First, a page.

During the entire length of WWII, U.S. Coast Guard elements sent 12 German and two Japanese submarines to the bottom of the ocean, and would end up capturing two German warships. Finally, Signalman 1stClass Douglas A. Munro was the only Coast Guardsman to be awarded the Medal of Honor. It was at the 2ndBattle of the Matanikau, Petty Officer Munro was tasked with leading the extraction of 400 United States Marines that had been beaten and overrun on the Japanese island. Munro used a 7.62 mm deck-mounted machine gun aboard his “Higgins Boat” to direct a suppressing fire against the Japanese positions as the other recovery boats took on the beaten and battered American Marines. He would end up selflessly putting himself between heavy fire from the Japanese forces and the U.S. Marines – leading the ten landing craft and saving all five-hundred U.S. Marines, including 25 wounded, all escaped.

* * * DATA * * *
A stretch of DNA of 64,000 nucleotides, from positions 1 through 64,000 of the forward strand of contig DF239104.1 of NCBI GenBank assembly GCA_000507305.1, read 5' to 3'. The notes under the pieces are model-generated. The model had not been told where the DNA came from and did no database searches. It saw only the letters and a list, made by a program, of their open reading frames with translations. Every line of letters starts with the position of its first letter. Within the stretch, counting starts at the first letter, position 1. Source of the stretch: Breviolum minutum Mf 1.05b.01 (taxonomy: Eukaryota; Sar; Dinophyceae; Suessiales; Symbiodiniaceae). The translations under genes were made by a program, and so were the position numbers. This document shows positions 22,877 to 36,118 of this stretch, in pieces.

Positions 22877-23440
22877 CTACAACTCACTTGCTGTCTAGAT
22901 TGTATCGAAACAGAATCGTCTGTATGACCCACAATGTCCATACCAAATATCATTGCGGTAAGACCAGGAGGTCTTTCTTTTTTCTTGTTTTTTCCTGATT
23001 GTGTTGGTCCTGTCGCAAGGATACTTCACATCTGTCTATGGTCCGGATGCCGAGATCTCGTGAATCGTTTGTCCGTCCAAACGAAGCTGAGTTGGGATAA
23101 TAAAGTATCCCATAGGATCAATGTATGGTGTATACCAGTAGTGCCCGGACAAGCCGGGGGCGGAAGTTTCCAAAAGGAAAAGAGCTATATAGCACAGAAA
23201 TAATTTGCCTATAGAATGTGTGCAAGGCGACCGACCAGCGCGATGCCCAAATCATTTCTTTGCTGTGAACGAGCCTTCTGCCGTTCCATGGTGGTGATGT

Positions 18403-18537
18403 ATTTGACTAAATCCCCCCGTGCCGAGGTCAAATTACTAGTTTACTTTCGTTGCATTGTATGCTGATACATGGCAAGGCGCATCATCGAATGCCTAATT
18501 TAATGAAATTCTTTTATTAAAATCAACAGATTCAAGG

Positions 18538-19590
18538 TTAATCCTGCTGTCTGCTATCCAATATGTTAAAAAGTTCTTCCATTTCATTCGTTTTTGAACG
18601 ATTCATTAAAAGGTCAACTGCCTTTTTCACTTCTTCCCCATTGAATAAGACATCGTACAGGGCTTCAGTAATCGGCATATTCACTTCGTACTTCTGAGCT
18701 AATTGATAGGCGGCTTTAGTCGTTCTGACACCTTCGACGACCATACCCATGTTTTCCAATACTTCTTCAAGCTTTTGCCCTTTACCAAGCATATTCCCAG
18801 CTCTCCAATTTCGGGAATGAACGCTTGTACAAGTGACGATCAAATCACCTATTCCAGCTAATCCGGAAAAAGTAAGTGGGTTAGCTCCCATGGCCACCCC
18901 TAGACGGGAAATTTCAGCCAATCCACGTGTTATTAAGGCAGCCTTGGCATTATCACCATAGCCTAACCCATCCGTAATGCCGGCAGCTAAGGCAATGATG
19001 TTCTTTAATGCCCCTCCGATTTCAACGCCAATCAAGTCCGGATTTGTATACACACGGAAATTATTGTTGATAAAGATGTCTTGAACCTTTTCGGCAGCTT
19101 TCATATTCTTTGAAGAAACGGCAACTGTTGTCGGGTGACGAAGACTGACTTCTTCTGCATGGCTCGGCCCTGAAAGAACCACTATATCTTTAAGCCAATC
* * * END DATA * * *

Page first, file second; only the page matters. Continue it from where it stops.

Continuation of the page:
A DRIVING FORCE
The United States Coast Guard wasand continues to remain to be the most professional, elite, and underappreciated service out of the 5 branches of the U.S. Armed Forces. In WWII history, evidence suggests the U.S. Coast Guard was more involved than the history books lead on. So, justhow effective was the U.S. Coast Guard during World War II? Admiral Chester Nimitz highly praised the valuable and selfless performance of Coast Guard men and women in World War II by stating: “I know of no instance wherein they did not acquit themselves in the highest traditions of their Service, or prove themselves worthy of their Service motto, ‘Semper Paratus’—‘Always Ready.’”